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College Green
View of College Green showing Queen Victoria statue, Cathedral and Council House, with restored cast iron lamp post in foreground
College Green showing Queen Victoria statue, Cathedral and Council House
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Location Bristol
Area 1.1ha
Created 12th century
Operated by Dean and Chapter of Bristol Cathedral

College Green is a public open space in Bristol, England. The Green takes the form of a segment of a circle with its apex pointing east, and covers 1.1 hectares (2.7 acres). The road named College Green forms the north-eastern boundary of the Green, Bristol Cathedral marks the south side, and City Hall (formerly the Council House) closes the Green in an arc to the north-west.

College Green is owned by the Dean and Chapter of Bristol Cathedral, and managed by Bristol City Council.


Originally a small hill north of the River Avon separated from Brandon Hill to the north west by a narrow gully, College Green was enclosed to form the precincts of St Augustine's Abbey (now Bristol Cathedral) in the 12th century. After the Dissolution of the Monasteries, the abbey became a collegiate church and its precincts thenceforth became known as 'College Green'.

The Bristol High Cross was moved here from its original location at the junction of High, Wine, Broad and Corn streets, where it had been considered a traffic hazard, in 1733. In 1762 the Green was levelled and laid out as a raised park with stone boundary walls, railings and formal promenades crossing at its centre. The High Cross was relegated to a corner of the Green, and in 1768 it was given to Henry Hoare for use as a garden ornament at Stourhead, where it can still be seen.

The name 'College Green' also applied to the road which passed on either side of the Green. The southern leg of this formed part of the main route out of Bristol heading to the south-west and separated the Green from the Cathedral, whilst the north-eastern leg led towards Clifton. In 1850 a replica of the High Cross was erected and placed at the apex of the Green. This remained here until a statue of Queen Victoria took its place in 1888, at which time the Cross was moved to the centre of the Green, at the intersection of the formal promenades. For the next sixty years the Green remained a leafy oasis, insulated from the busy roads on either side by tall trees, though slightly diminished by the removal of the outer row of trees on the north-eastern side for road-widening in 1926.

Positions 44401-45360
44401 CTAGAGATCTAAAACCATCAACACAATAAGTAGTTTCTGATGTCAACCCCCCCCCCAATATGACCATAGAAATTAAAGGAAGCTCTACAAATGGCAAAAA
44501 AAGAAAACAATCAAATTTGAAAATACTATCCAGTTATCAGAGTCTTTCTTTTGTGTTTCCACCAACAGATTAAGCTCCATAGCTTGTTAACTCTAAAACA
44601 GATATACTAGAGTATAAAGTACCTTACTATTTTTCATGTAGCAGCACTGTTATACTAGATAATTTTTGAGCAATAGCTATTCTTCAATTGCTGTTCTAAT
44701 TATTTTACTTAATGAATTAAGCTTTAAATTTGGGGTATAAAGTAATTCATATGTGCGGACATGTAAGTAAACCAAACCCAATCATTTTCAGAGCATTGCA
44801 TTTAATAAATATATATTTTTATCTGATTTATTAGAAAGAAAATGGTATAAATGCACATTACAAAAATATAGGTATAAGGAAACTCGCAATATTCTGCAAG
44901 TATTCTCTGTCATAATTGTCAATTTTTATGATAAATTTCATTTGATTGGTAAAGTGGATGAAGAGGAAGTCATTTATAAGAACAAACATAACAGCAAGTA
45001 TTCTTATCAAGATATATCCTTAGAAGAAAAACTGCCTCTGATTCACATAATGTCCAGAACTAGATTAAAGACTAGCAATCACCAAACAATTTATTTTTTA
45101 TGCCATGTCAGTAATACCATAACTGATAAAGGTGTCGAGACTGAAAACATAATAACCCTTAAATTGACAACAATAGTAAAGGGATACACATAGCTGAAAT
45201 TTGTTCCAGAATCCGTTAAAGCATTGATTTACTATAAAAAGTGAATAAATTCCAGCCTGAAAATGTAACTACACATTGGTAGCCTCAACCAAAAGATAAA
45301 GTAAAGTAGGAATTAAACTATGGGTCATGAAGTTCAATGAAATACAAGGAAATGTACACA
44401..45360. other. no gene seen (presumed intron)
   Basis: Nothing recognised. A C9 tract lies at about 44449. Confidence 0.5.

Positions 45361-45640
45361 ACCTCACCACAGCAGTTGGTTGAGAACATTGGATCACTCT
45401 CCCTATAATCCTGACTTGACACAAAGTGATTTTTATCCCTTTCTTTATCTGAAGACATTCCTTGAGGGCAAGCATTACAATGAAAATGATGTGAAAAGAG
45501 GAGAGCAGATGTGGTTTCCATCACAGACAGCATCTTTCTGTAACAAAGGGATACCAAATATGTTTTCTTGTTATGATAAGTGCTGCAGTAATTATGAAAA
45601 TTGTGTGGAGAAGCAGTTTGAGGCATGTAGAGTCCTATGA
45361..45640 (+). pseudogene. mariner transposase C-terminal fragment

In 1950 at the request of Vincent Harris, controversial architect of the Council House, all remaining trees, the formal promenades, statue and High Cross were removed and the Green lowered to street level. Harris stated that this "would 'make' my building", and considered the removal of the statue and High Cross "a minor detail". Wide new promenades were laid out running parallel to the sides of the Green, with low Portland stone borders.

After a period of storage at Redcliffe Wharf during which other locations were considered, and following a campaign for its return, the statue of Queen Victoria was returned to the apex on the Green in 1953. Part of the replica High Cross, vandalised in storage, is now preserved in Berkeley Square.

In 1991 the southern perimeter road was closed to through traffic and grassed over for much of its length, uniting the Cathedral with its Green. The eastern end was retained to give access to buildings to the east of the Cathedral, re-laid with reclaimed setts. As part of this enhancement scheme, a circular seating area was laid out near the apex and reclaimed cast-iron lamp posts were installed.

Sites of Interest

College Green is surrounded by a number of historic and important public buildings, including the Council House, the Lord Mayor's Chapel, the Cathedral and the Abbey Gatehouse.

Queen Victoria's statue stands at the apex of the Green, and in the south-western corner near the Central Library is a statue of social reformer Raja Rammohun Roy.


College Green is a popular meeting place for young people, particularly street sports enthusiasts. This has led to tensions, and in 2007 a Group Dispersal Order was served on the area to allow the police to prevent groups of young people congregating.

With its proximity to City Hall (formerly the Council House), College Green is often the focus of protests against local or national government policy. On 15 October 2011, it became the site for Occupy Bristol, a camp established as part of the worldwide "Occupy" protests against social and economic inequality. Following the removal of the protesters, and after nearly two months and £20,000 of remedial work, the Green was re-opened on 4 April 2012.

College Green is a regular venue for media launches, press calls, charity fundraisers and product launches

There were plans to place a 50m high observation wheel on College Green in summer 2011, however the location was changed to the Broadmead shopping area in the city centre and is open for public between from 11 February until 8 May.


In Popular Culture

College Green is mentioned in 'Wash Away', a song by Bristol-based band Coasts from their debut album 'Coasts'.

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